Today has been slow on the writing front. Namely, we're about 1,700 words after the first spurt of writing. There's still some more to get done today (namely, my goal is to get to the point where our hero and his trusty companion make it to the giants' lair, so probably another thousand words or so.) One thing I've found is that I actually like this story. I've decided that instead of giants and regular sized people, the story is going to be about mice and human scientists. I'm going to avoid spoilers, but I also like the ending. The mystical artifacts are actually things that have gone missing from the laboratory that the scientist wants back, which he enters into a pact with the mouse: If the mouse finds his missing items and returns them, the scientist will agree to stop his testing on animals and free the ones he has in captivity.
Now, since simply writing such a cheesy story (see what I did there?) was going to be too easy, I've added a layer of challenge. That is this: Since the main of the story is told from the point of view of the mice, who live in a small community in the sewers of any city, U.S.A., with everything above ground simply being The Sky (sort of like Fraggles and Outer Space, I realized after writing these first few pages), they should never call themselves mice. They also really shouldn't take much special notice of their mousey features. Having a tail or whiskers is normal to them. Like I explained to someone, we wouldn't have people say: "My brother, the human, said," so the mice are just mice. They'll not refer to rats as rats; their rather large, wild predators that hunt in packs through the sewers. Birds and stray cats on the surface are sky creatures; people are giants.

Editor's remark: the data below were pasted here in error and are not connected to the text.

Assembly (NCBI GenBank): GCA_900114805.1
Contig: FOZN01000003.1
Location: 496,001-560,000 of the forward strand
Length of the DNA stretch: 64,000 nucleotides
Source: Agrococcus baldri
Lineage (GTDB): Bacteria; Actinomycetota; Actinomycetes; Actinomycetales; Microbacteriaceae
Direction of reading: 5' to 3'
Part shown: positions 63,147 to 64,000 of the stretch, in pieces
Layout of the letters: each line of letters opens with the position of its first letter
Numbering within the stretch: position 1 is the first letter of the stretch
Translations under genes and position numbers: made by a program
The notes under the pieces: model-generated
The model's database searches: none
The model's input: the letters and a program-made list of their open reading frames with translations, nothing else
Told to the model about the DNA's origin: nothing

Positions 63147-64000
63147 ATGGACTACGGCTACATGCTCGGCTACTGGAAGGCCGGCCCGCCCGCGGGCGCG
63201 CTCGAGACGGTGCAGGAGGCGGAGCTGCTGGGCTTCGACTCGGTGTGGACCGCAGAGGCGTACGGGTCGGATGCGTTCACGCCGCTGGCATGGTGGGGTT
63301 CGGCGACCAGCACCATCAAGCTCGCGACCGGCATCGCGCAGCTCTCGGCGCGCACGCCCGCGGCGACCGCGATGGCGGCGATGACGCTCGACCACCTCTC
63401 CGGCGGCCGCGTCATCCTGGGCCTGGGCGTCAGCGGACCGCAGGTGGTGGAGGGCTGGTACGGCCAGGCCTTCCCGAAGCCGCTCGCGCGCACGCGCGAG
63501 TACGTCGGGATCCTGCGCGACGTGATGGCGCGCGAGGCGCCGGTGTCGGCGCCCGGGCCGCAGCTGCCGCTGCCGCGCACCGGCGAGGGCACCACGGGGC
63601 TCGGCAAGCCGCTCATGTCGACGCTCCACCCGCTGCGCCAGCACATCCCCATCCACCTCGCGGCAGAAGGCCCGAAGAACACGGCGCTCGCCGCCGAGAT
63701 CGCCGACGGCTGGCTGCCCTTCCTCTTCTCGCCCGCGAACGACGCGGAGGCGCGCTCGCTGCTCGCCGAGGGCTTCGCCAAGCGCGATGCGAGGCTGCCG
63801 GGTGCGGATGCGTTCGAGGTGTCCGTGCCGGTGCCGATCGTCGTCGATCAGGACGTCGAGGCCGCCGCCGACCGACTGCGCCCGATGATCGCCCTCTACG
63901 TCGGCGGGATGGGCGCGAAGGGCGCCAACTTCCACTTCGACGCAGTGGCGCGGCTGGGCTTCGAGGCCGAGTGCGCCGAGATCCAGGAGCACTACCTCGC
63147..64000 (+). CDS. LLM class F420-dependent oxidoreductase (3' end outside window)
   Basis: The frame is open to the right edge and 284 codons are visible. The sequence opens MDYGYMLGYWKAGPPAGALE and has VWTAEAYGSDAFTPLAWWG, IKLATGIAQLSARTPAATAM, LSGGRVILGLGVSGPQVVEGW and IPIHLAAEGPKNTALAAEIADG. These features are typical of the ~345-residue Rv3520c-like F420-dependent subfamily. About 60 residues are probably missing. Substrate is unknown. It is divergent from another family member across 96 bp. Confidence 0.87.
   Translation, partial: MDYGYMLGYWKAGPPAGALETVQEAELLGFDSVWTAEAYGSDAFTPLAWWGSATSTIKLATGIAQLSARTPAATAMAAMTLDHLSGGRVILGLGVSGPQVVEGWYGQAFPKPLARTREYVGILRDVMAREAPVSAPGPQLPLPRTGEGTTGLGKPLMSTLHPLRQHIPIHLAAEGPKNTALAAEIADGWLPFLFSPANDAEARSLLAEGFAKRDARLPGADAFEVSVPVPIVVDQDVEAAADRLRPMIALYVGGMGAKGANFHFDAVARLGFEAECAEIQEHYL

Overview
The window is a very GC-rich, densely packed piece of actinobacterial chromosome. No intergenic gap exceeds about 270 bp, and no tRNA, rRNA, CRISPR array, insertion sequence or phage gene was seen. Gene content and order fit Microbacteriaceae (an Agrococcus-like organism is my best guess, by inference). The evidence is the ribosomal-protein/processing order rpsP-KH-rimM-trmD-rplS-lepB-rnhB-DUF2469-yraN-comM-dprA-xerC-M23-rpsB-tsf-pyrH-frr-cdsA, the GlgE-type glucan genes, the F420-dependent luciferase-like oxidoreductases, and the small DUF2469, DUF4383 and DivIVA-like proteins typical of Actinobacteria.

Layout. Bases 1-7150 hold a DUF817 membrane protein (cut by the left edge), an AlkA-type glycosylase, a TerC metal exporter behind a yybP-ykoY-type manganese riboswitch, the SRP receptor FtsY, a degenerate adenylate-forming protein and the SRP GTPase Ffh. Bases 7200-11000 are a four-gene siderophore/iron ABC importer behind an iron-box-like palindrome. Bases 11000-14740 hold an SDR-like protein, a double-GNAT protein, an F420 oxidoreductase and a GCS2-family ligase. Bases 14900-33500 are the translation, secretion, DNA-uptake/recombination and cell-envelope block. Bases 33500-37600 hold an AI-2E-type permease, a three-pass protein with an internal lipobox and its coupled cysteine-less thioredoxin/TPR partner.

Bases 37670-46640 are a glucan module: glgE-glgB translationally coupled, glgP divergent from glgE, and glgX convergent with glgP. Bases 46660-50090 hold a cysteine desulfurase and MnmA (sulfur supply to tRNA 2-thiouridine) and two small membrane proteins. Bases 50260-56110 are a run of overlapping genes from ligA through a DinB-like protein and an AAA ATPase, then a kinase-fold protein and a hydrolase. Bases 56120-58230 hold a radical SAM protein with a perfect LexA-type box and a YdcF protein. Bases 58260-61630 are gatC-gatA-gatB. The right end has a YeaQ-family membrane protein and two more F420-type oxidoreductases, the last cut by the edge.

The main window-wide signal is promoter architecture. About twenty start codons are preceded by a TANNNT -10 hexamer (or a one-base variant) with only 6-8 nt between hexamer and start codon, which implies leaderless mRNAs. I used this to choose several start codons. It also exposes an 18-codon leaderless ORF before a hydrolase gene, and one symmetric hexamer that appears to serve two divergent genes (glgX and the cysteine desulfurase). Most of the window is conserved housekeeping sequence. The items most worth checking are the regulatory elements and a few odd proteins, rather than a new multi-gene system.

I don't know why the mice all have Biblical names (including minor ones), but I do like it. I also like that I've decided our hero mouse is not the most competent of the scouts; the story begins with him being caught trying to sneak out after curfew and being chewed out for his incompetent nightly excursions that have cost the community two of their other scouts. There are some obvious influences that you can see right away on the story (see the reference to Fraggle Rock above), but I also see obvious Red Wall type allusions. Probably Mouse Guard too, if I had read more than the Free Comic Book Day Mouse Guard story. Even though I haven't received my copy of Mice and Mystics, that's probably nestled somewhere in my subconscious and driving the plot and characterization. So, despite initially not being too in love with this topic, I am actually falling in love with the story potential and the characters.
National Novel Writing Month Tip 01: Write. No matter how bad or clunky the words feel: Write. You cannot edit an empty page. I think I should make that a quote for the blog and on my Facebook page, since it is probably the cornerstone of my developing writing philosophy.
Do you want updates of the Mouse Story as I write it? Contact me, and if there's enough interest, I'll transfer the file to Google docs and post updates with my NaNoWriMo blog updates.